An Hour in the Studio at Cawthorne
Strolling in the bright May sunshine on a recent afternoon, among the beauties of Cannon Hall, enjoying the exhilarating freshness of the present spring-time we found ourselves in the rustic cottage of Mr. Abel Hold, and were by and by ushered into the Artist's Sanctum- that mysterious chamber, "The Studio'.
To us studios are always queerly suggestive places, with their strange medley of furniture and heterogeneous accumulation of odds and ends.
One might easily fancy they had got into an antiquarian lumber room, or the closet of a theatrical propertyman; but then you know that here the painter's fancies take shape, you begin to have a feeling of awe, as if you were in a magician's cave, while all the grotesque odds and ends about but await the conjuror's touch to assume new forms and to group themselves into poetic and artistic combinations that would astonish and delight the onlooker
Source: Cawthorne 1770-1990, Barry Jackson.
We hope we break no confidence when we hint of numerous ghosts of pictures, hovering round the apartment. Thus on a wide bench in every conceivable position what had been feathered denizens of the distant moorlands, or adjoining cover, intermingled with broken branches, bits of heather etc. While these are decaying on the board, their shades seem to have taken refuge, and show in dim outline on bits of canvas around the room.
There on a canvas that partly covers the wide boards put up to keep the
light from getting in, in any but an orthodox way, are the shadows of some-
most likely barn yard fowls, that have evidently been waiting long, with
exemplary patience, for those touches to give them life and permanence.
Here in the corner lurks, in dim outline a very handsome dog fox; right behind him, on another canvas, struggles a shadowy pack in full cry after a shadowy reynard, with shadowy huntsman trying hard to come through a shadowy wood.
Nearby is the graphic outline of a very fine boy, having in his arms the ghostly head of a sleeping pointer. here-there everywhere are numerous more or less defined sketches of beasts, birds, mountain, moorland , or woodland scenery, outlines and shadows which quicken imagination and kindle hope, for after all it is from amongst the confused knick-knackery of such promiscuous sketchings that there emerges year after year from the studios of the world those embodiments of pure nature, reflections of sweetness, beauty, simplicity, and tenderness, as well as those illustrations of power and grandeur which when unveiled awakens in the onlooker somewhat of that divine joy which thrills the spirit of the artist as he watches his work pass from the hazy outline of the first rough sketch until he hears it acclaimed a masterpiece.
On and about the easels in the centre of the apartment are a number of pictures, finished or nearly so, bearing unmistakably the stamp of Mr. Hold's handiwork, and showing at the present time he is in a fine vein of inspiration; for although none of them are what we call ambitious pictures, they still shew forth some of the finest characteristics of his pencil.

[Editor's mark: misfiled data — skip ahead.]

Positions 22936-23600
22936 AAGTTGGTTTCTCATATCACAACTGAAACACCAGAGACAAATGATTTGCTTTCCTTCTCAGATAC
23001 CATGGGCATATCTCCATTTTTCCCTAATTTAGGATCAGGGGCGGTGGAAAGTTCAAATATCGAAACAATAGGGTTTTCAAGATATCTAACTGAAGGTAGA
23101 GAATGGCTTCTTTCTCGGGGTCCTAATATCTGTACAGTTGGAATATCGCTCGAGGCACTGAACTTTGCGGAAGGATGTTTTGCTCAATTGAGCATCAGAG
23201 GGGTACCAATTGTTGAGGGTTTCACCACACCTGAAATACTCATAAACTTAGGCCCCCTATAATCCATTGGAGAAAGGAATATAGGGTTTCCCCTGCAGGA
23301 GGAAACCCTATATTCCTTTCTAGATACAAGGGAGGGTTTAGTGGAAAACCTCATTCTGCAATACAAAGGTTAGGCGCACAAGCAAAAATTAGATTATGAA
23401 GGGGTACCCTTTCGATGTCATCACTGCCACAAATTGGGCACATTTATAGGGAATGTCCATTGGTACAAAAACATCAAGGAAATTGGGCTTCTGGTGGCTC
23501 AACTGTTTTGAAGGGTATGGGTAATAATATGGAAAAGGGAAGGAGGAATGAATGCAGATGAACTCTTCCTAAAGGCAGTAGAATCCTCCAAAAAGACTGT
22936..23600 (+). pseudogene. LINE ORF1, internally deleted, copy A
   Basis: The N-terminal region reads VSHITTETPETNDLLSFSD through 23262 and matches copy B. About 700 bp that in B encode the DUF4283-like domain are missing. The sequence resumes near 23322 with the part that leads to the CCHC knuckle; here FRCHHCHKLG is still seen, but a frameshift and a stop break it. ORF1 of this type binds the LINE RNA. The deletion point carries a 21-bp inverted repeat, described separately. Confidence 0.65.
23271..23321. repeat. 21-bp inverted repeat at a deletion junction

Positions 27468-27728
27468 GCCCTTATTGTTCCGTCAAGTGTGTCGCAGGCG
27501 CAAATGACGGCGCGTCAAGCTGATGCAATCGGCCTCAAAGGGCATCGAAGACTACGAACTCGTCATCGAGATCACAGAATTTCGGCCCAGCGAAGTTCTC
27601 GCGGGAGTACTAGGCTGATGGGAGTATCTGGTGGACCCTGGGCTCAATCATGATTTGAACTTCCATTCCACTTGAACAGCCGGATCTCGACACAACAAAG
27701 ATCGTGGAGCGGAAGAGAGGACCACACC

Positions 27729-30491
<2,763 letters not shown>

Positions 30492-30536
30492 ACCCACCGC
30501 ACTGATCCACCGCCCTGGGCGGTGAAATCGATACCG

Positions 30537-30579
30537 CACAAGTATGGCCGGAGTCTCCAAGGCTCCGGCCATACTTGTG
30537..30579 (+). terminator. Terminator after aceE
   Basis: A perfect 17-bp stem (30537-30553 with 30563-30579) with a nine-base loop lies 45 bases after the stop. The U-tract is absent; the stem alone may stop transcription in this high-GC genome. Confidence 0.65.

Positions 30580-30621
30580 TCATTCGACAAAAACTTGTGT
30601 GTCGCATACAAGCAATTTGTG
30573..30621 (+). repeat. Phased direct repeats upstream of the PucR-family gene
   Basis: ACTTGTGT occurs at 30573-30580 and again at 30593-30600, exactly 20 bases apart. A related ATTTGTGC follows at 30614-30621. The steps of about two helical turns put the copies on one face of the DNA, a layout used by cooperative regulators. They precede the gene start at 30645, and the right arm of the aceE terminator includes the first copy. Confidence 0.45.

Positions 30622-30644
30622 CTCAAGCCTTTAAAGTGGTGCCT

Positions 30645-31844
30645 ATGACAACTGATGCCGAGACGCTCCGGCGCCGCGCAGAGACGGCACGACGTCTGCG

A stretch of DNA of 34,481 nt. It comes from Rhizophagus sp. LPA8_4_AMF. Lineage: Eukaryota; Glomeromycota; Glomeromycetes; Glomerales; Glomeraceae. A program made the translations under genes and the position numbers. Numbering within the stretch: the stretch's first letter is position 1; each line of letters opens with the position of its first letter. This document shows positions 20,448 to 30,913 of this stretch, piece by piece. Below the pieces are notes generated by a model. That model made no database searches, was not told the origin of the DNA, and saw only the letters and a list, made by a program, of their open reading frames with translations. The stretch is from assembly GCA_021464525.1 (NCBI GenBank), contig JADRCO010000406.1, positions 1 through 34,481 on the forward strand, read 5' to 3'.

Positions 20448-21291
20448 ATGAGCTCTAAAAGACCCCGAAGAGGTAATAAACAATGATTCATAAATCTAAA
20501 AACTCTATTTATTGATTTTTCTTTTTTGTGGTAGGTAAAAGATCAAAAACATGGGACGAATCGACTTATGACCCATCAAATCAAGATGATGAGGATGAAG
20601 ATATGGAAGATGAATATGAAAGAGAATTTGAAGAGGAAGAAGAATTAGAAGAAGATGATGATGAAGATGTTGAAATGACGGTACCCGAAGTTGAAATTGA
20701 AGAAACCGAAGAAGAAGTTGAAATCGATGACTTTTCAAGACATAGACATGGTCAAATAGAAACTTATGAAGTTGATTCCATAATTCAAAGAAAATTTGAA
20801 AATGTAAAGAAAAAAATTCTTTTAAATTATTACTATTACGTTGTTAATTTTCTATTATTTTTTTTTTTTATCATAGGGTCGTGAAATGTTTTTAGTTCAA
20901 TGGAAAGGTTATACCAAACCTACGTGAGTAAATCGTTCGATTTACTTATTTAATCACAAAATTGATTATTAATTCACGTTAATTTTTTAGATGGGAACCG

We most sincerely regret that he has not attempted larger canvasses and
more complicated combinations, for most assuredly, with the finish and power
now displayed in those now before us, he has but to do so to secure both
wealth and fame to an extent his own diffidence has hitherto kept from him.
The mallard drake and duck are elegant with beauty. The feather painting we do not hope to see surpassed by any artist living or dead.
The green head of the drake glistens in the light, and his beautiful form, as he lies stark on the sward, amid most appropriate accessories, makes an admirable specimen of the artist's best manner. Two pairs of single birds have just got their finishing touches. We presume to select two and put them in a proper light to have a better look at them.
We call the one morning and the other evening.
Morning presents a cock grouse proudly treading the heath with a conscious air of beauty and power.- the eye instinct with life, the clear morning air bespeaking a brilliant day. Evening in the other is closing over the landscape in the gloom, while the bird having fallen beneath the sportsman's rifle, has dropped anyhow in the moorland.
On a smallish canvas, just beginning to emerge from a shadowy state is a hare on, as we think, a tender slab, but he calls for no special notice just yet, and all the more so that, close at hand and ready for the frame is one of the very finest- if not the very finest of painted hares that ever took shape under Mr. Hold's brush.
Puss, full sized, has just dropped at the root of a tree. He has ceased to palpitate, and yet we are not even sure of that; but there is no mistake he is yet warm.
Well nourished and muscular, he does credit to the woodland he has ranged, while his clean, clear coat shows beautifully against the deep shade of the trees beyond, and your fngers feel as if they felt the soft warmth of the downy fur, which seems to be trembling in the silvan breeze; and as we pass out to the open air, and away to the other scenes and associations, we linger on the threshold to congratulate Mr. Hold that he still retains all his finish and power, and we fervently breathe the prayer that the hand whose delicate manipulations has produced those wonderful feathered embodiments, and that exquisite fur coat, may long be preserved to contribute to the high art of his native land.